Rated | Alphabetical
| Highest Rated 2006
Songs in the Key of Kanye
Kanye West: Late Registration
Shorter and comparatively tighter than his debut, with the benefit of
additional live instrumentation and an incredibly pop friendly vibe, Kanye
West’s Late Registration is a sophomore effort in the truest sense of
the term. If last year’s phenomenally successful
College Dropout was a hook-laden attention-grabber that didn’t offer
anything particularly new but catered to easy-nod beats and can’t miss
samples, Late Registration is the more assured second- year
progression as he matriculates through the School of Hip-Pop Music.
Nagging freshman habits persist: Cedric the Entertainer’s humbling of the
cocky Kanye via skits and West’s middling rhyming ability. And a pair of
family-oriented cuts -- the overblown, gospel-embellished “Roses,” in which
West visits his ailing grandmother in the hospital, and the derivative
shout-out “Hey Mama” -- feel like forced counterpoints to the harder-edged
(and considerably more interesting) politically slanted material.
“Heard 'Em Say” delivers a terrific hook and features the soulful crooning
of Maroon 5’s Adam Levine. And even if West misfires wildly with claims that
the “Government administered AIDS,” the confrontational nature of the track
ensures it will leave a stronger impression than some run-of-the-mill
club-thumper. “Diamonds from Sierra Leone” (appearing in both its original
and Jay-Z-featuring remix versions) uses Shirley Bassey's familiar James
Bond theme to a similar effect as Dropout’s "Through the Wire" did with
Chaka Khan's "Through the Fire." But the lyrical content couldn’t be more
different, with “Diamonds” tying the bling Americans wear to the strife and
horrors visited on the people of the distant African country. On “Crack
Music,” West offers up the pointed line “Former slaves trade hooks for
Grammys” and, similar to the polarizing AIDS comment, links the introduction
of drugs into the black community by those in power as a controlling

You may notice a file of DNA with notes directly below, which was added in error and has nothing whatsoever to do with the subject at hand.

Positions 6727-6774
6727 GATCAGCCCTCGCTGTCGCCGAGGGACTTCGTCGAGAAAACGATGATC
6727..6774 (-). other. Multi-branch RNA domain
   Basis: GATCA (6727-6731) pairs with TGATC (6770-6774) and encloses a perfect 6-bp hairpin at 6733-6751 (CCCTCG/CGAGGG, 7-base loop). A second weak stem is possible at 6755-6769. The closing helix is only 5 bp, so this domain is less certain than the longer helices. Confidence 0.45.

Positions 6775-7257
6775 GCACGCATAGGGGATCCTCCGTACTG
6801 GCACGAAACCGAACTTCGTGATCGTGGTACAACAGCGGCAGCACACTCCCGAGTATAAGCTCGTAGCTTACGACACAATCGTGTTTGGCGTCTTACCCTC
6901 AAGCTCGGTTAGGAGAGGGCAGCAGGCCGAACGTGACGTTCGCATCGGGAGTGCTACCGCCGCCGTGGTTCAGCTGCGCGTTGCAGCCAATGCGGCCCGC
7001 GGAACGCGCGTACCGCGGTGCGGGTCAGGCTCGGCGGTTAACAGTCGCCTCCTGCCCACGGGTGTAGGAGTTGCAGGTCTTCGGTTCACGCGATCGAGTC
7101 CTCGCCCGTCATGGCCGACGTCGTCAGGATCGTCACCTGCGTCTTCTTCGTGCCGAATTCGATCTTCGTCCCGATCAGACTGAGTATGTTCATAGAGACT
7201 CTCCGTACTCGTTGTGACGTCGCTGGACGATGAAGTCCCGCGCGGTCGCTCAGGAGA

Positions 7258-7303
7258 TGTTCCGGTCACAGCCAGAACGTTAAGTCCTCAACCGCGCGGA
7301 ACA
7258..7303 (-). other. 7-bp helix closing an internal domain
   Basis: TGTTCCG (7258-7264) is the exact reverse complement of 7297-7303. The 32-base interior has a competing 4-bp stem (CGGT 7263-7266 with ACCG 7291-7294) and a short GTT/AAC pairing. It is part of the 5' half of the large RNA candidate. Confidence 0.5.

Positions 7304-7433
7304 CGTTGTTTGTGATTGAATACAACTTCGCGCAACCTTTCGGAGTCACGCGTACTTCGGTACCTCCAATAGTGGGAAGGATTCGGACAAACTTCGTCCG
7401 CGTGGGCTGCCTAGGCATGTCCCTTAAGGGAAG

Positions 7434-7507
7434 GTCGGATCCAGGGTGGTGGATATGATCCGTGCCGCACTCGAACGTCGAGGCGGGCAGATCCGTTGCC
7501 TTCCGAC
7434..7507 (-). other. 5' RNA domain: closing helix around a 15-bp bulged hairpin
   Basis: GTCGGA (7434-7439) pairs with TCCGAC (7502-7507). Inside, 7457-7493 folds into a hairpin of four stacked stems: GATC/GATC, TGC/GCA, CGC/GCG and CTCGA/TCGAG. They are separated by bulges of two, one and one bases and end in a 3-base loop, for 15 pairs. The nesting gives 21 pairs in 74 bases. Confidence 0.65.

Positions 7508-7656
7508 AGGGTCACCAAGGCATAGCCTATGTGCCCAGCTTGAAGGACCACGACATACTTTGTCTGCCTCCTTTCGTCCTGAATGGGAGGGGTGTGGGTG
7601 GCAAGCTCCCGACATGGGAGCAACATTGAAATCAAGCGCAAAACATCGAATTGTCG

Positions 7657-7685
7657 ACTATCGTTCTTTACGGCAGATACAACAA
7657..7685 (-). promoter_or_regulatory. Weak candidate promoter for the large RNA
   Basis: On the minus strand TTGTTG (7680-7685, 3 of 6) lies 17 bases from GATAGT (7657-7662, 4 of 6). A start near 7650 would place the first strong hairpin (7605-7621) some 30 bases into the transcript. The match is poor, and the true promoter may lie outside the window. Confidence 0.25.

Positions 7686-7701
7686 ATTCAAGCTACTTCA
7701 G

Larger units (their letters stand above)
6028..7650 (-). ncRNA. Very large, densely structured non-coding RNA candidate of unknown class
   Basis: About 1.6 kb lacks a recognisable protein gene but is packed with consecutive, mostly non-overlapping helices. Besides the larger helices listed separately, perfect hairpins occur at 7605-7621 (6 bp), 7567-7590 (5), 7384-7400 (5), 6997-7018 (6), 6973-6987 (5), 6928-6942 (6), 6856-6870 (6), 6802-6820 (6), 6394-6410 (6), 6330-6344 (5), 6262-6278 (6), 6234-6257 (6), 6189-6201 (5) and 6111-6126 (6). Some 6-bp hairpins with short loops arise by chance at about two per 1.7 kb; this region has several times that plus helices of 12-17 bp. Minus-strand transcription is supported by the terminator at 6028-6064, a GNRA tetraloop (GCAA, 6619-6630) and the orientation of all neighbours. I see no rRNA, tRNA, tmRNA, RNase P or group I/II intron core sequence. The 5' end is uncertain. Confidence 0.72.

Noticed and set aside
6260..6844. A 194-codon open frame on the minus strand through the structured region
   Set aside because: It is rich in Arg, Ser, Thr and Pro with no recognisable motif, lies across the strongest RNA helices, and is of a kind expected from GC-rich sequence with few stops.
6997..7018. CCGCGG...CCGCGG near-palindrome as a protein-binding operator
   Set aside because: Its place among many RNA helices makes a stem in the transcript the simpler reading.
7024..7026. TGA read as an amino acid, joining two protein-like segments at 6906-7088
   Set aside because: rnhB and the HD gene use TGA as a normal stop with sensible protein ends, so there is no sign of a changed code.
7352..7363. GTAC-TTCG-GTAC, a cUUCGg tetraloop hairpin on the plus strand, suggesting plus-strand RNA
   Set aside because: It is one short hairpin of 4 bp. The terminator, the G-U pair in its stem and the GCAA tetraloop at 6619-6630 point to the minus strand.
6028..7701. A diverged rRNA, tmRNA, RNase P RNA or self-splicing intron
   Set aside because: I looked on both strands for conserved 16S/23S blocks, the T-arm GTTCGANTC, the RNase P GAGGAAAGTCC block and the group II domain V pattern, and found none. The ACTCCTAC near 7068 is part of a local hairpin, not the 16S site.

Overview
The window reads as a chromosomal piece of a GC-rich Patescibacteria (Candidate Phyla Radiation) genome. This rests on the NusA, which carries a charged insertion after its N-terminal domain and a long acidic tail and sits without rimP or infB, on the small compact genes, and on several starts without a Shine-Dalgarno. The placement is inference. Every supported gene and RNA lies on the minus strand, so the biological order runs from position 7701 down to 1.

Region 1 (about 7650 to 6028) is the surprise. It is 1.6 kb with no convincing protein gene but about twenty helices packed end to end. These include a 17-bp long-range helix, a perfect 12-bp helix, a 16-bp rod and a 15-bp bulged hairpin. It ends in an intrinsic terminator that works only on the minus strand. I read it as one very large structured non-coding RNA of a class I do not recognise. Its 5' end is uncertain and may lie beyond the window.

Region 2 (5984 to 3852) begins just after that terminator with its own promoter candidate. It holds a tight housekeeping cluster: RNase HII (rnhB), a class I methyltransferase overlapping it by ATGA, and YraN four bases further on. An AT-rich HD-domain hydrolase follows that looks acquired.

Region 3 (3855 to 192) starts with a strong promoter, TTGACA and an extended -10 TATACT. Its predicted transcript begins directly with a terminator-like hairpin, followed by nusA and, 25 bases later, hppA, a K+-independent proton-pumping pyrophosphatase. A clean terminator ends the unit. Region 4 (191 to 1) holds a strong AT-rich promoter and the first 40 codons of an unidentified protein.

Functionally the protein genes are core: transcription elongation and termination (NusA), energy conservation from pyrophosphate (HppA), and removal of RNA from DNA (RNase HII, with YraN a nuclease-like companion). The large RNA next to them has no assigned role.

mechanism to keep his people down.
Late Registration’s best moment is a political statement more
personal in nature. The lively, playfully accusatory “Gold Digger,” which
starts off with Jamie Foxx channeling his Oscar-winning incarnation of Ray
Charles before allowing a sample of the late music legend’s "I Got a Woman"
to take over, champions pre-nuptial agreements, especially for opportunistic
women who “Ain’t messin’ with no broke niggas.”
The use of live brass throughout helps brighten Registration’s sound
-- though serving up a 20-piece orchestra on the zero-calorie “Celebration”
("You know what this is? / It's a celebration, bitches") proves a bit much.
And co-producer Jon Brion (Fiona Apple, the Magnolia soundtrack)
deserves credit for couching a more unified sound than Dropout
possessed. West is still a better assembler of talent than he is an MC. And
the army of guest stars blend nicely, despite some getting the shaft, as
Common does on the underdeveloped, too brief “My Way Home.”
While Late Registration might not attain the enduring status of any
of Stevie Wonder’s early to mid-’70s output (an ambition about which West
has made no secret), it nonetheless deserves credit for being a shamelessly
commercial work that isn’t afraid to make controversial or brash statements.
For this reason, and thanks to a handful of truly excellent tracks, it
merits a passing grade. Final judgment will be reserved until after the
upper-class challenge of years three and four (Graduation and A
Good Ass Job, respectively) have been released.
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